x Statistical randomness Encyclopedia
A numeric sequence
Sequence
In mathematics, a sequence is an ordered list of objects . Like a set, it contains members , and the number of terms is called the length of the sequence. Unlike a set, order matters, and exactly the same elements can appear multiple times at different positions in the sequence...

is said to be statistically random when it contains no recognizable patterns or regularities; sequences such as the results of an ideal dice roll
Dice
A die is a small throwable object with multiple resting positions, used for generating random numbers...

, or the digits of π
Pi
' is a mathematical constant that is the ratio of any circle's circumference to its diameter. is approximately equal to 3.14. Many formulae in mathematics, science, and engineering involve , which makes it one of the most important mathematical constants...

exhibit statistical randomness.

Statistical randomness does not necessarily imply "true" randomness
Randomness
Randomness has somewhat differing meanings as used in various fields. It also has common meanings which are connected to the notion of predictability of events....

, i.e., objective unpredictability. Pseudorandomness
Pseudorandomness
A pseudorandom process is a process that appears to be random but is not. Pseudorandom sequences typically exhibit statistical randomness while being generated by an entirely deterministic causal process...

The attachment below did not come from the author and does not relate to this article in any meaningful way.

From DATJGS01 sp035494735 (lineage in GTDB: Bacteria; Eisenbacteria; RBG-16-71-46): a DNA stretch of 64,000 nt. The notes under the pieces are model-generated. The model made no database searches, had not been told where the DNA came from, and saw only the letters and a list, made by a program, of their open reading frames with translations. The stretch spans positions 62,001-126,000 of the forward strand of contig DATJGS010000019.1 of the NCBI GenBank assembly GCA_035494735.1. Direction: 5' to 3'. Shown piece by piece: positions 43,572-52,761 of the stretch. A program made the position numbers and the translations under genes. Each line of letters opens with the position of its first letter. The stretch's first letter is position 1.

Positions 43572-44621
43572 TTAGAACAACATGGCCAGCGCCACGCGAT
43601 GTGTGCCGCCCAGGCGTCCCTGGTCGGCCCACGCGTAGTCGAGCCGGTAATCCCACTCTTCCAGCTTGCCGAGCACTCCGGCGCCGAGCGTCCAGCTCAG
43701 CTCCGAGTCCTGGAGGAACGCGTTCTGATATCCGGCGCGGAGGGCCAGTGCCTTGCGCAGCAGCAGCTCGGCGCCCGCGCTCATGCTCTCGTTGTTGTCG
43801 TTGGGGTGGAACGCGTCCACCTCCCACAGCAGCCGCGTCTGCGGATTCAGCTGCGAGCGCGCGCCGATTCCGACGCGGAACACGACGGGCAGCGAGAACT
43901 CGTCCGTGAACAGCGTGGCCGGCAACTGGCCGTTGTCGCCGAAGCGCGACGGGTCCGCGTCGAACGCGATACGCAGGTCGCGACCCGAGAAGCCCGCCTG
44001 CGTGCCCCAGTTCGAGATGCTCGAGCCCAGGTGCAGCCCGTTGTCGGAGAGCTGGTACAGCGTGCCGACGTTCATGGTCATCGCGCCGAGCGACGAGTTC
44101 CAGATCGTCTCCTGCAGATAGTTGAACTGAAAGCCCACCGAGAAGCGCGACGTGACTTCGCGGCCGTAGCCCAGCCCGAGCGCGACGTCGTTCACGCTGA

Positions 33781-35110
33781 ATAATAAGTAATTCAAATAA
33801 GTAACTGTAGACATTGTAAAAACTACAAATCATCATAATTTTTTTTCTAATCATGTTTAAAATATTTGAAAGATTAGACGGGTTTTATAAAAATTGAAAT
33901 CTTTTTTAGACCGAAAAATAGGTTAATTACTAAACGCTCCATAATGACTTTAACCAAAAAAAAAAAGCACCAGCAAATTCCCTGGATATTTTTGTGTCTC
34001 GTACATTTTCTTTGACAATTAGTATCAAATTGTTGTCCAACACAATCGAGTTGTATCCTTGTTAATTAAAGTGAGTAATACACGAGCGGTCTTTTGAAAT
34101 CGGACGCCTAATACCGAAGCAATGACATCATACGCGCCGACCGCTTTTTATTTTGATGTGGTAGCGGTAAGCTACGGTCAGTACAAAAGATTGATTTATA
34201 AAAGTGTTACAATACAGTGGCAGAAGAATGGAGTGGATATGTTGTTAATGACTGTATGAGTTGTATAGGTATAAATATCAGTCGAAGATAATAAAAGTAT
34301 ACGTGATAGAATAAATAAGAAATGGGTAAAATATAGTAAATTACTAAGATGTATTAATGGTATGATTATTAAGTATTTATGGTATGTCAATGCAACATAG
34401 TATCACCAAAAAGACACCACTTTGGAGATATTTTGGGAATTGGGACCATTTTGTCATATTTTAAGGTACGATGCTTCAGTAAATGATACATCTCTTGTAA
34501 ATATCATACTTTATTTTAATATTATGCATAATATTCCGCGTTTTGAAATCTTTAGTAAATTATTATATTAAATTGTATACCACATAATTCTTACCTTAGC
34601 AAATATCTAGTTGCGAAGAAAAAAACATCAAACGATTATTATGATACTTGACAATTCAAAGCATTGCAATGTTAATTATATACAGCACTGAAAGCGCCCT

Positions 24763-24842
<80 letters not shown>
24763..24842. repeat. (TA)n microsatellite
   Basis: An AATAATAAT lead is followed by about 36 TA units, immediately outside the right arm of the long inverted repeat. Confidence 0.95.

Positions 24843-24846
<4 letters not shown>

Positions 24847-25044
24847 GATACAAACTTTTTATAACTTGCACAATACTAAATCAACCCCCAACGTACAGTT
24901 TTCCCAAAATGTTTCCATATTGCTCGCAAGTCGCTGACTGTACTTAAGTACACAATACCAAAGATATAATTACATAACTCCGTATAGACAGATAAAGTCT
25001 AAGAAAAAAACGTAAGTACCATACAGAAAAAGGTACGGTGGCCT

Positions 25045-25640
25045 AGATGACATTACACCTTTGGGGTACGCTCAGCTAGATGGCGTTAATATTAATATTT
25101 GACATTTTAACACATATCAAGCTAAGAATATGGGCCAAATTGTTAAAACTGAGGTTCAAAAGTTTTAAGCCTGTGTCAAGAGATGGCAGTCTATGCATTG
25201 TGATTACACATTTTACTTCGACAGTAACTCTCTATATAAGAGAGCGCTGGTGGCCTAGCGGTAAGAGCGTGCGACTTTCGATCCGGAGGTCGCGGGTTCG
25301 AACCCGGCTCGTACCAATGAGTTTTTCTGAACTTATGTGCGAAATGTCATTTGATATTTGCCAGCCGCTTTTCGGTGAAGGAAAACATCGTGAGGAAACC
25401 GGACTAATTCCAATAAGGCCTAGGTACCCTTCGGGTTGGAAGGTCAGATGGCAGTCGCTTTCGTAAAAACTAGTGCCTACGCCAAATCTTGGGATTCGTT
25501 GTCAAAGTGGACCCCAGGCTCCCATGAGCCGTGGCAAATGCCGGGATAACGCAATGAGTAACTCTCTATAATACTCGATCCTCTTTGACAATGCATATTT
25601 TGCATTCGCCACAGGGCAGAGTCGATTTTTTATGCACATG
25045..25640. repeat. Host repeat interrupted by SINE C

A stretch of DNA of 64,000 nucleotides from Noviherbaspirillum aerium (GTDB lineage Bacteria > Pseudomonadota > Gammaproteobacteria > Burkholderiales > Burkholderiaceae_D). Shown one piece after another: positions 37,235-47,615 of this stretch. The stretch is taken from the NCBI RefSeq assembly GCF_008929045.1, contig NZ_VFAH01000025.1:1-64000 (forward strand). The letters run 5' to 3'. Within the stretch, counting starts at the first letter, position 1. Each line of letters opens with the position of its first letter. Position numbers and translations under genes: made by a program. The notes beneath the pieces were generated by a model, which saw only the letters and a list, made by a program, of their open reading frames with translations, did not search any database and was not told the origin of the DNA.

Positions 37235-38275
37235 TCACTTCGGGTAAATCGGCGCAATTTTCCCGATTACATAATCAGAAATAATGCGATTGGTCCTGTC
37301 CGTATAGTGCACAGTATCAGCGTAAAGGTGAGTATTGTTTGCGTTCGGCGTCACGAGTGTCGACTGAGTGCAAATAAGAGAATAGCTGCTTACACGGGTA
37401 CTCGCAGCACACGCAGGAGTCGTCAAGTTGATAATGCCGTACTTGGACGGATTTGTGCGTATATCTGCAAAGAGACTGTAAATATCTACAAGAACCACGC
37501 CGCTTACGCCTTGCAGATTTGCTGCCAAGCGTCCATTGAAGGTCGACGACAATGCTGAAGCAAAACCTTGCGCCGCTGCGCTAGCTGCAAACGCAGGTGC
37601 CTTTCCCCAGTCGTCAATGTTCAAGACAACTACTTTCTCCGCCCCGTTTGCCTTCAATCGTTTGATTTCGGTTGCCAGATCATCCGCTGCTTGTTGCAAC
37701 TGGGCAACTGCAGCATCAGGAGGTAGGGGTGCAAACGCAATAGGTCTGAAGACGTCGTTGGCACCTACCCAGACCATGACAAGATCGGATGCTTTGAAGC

is sufficient for many uses, such as statistics, hence the name statistical randomness.

Global randomness and local randomness are different. Most philosophical conceptions of randomness are global—because they are based on the idea that "in the long run" a sequence looks truly random, even if certain sub-sequences would not look random. In a "truly" random sequence of numbers of sufficient length, for example, it is probable there would be long sequences of nothing but zeros, though on the whole the sequence might be random. Local randomness refers to the idea that there can be minimum sequence lengths in which random distributions are approximated. Long stretches of the same digits, even those generated by "truly" random processes, would diminish the "local randomness" of a sample (it might only be locally random for sequences of 10,000 digits; taking sequences of less than 1,000 might not appear random at all, for example).

A sequence exhibiting a pattern is not thereby proved not statistically random. According to principles of Ramsey theory
Ramsey theory
Ramsey theory, named after the British mathematician and philosopher Frank P. Ramsey, is a branch of mathematics that studies the conditions under which order must appear...

, sufficiently large objects must necessarily contain a given substructure ("complete disorder is impossible").

Legislation concerning gambling
Gambling
Gambling is the wagering of money or something of material value on an event with an uncertain outcome with the primary intent of winning additional money and/or material goods...

imposes certain standards of statistical randomness to slot machine
Slot machine